PEEP titration guided by ventilation homogeneity: a feasibility study using electrical impedance tomography.

Zhao Z, Steinmann D, Frerichs I, Guttmann J, Möller K - Crit Care (2010)

Dynamic compliance calculated using the least-square-fit method for the same patient as in Figure 1. Dashed-line indicates the optimized positive end-expiratory pressure (PEEP) level with respect to lung mechanics at 14 mbar where the compliance (C)-pressure curve reaches its maximum. A quasi-plateau phase in the curve is observed where the maximum relative change of compliance for 8 mbar pressure range is only 2% (relative to the maximum compliance value).
© Copyright Policy - open-access
Related In: Results  -  Collection

License
Show All Figures
getmorefigures.php?uid=PMC2875520&req=5

Figure 3: Dynamic compliance calculated using the least-square-fit method for the same patient as in Figure 1. Dashed-line indicates the optimized positive end-expiratory pressure (PEEP) level with respect to lung mechanics at 14 mbar where the compliance (C)-pressure curve reaches its maximum. A quasi-plateau phase in the curve is observed where the maximum relative change of compliance for 8 mbar pressure range is only 2% (relative to the maximum compliance value).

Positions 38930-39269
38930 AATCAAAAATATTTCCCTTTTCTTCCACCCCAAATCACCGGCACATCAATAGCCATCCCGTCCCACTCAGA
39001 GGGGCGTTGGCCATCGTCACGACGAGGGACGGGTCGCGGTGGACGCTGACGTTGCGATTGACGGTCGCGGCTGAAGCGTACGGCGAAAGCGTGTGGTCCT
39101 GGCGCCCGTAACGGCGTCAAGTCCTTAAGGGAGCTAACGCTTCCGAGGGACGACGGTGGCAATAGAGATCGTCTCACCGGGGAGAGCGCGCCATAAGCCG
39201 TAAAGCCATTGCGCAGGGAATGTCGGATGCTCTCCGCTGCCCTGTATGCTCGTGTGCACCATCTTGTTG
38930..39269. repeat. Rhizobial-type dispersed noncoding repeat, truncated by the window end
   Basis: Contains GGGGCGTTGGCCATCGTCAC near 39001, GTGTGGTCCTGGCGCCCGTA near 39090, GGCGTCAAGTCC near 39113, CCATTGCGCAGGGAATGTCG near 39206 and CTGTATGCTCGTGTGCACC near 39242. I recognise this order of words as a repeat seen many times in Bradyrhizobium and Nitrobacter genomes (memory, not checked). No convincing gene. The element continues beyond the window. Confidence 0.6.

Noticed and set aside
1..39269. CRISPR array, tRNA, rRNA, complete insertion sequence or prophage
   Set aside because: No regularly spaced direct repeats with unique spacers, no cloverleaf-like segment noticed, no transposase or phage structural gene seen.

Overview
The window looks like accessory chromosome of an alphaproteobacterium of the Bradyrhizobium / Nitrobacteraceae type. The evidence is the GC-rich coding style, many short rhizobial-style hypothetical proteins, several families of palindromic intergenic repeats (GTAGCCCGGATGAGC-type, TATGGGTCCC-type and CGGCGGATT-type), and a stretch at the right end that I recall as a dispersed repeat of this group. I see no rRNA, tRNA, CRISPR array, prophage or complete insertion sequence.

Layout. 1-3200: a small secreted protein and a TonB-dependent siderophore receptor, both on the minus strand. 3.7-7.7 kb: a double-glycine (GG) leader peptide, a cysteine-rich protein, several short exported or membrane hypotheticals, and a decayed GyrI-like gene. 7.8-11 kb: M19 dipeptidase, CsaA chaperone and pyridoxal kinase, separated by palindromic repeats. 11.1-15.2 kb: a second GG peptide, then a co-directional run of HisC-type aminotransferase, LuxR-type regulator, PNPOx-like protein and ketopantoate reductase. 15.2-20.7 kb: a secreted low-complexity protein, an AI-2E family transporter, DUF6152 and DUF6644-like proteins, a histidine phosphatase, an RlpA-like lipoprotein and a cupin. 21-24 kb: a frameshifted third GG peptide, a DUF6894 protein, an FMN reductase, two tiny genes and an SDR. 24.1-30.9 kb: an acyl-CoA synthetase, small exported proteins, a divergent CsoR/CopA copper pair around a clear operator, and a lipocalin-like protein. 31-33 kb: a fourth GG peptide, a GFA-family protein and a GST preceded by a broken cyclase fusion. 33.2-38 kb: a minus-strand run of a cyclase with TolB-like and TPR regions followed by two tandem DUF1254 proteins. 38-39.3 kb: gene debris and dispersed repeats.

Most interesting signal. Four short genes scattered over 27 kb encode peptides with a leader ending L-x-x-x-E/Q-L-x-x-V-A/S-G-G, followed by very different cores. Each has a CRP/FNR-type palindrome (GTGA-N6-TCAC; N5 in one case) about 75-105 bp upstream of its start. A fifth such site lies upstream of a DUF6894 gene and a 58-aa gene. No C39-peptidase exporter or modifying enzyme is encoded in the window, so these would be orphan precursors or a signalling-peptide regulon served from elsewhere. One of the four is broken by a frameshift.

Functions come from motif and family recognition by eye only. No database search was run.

Mentions: For comparison in Figure 3, the PEEP level is depicted for the same individual as in Figure 2 when the global dynamic compliance reached its maximum. A quasi-plateau phase in the compliance-pressure curve was found in every patient. In a range of 8 mbar (4 PEEP steps), the maximum relative change of compliance was only 2% (1%; in relation to maximum compliance).

Bottom Line: Ventilation distribution was monitored by EIT.No significant differences in the results were observed between the GI index method (12.2 +/- 4.6 mbar) and the dynamic compliance method (11.4 +/- 2.3 mbar, P > 0.6), or between the GI index and the compliance-volume curve method (12.2 +/- 4.9 mbar, P > 0.6).The GI index may provide new insights into the relationship between lung mechanics and tidal volume distribution and may be used to guide ventilator settings.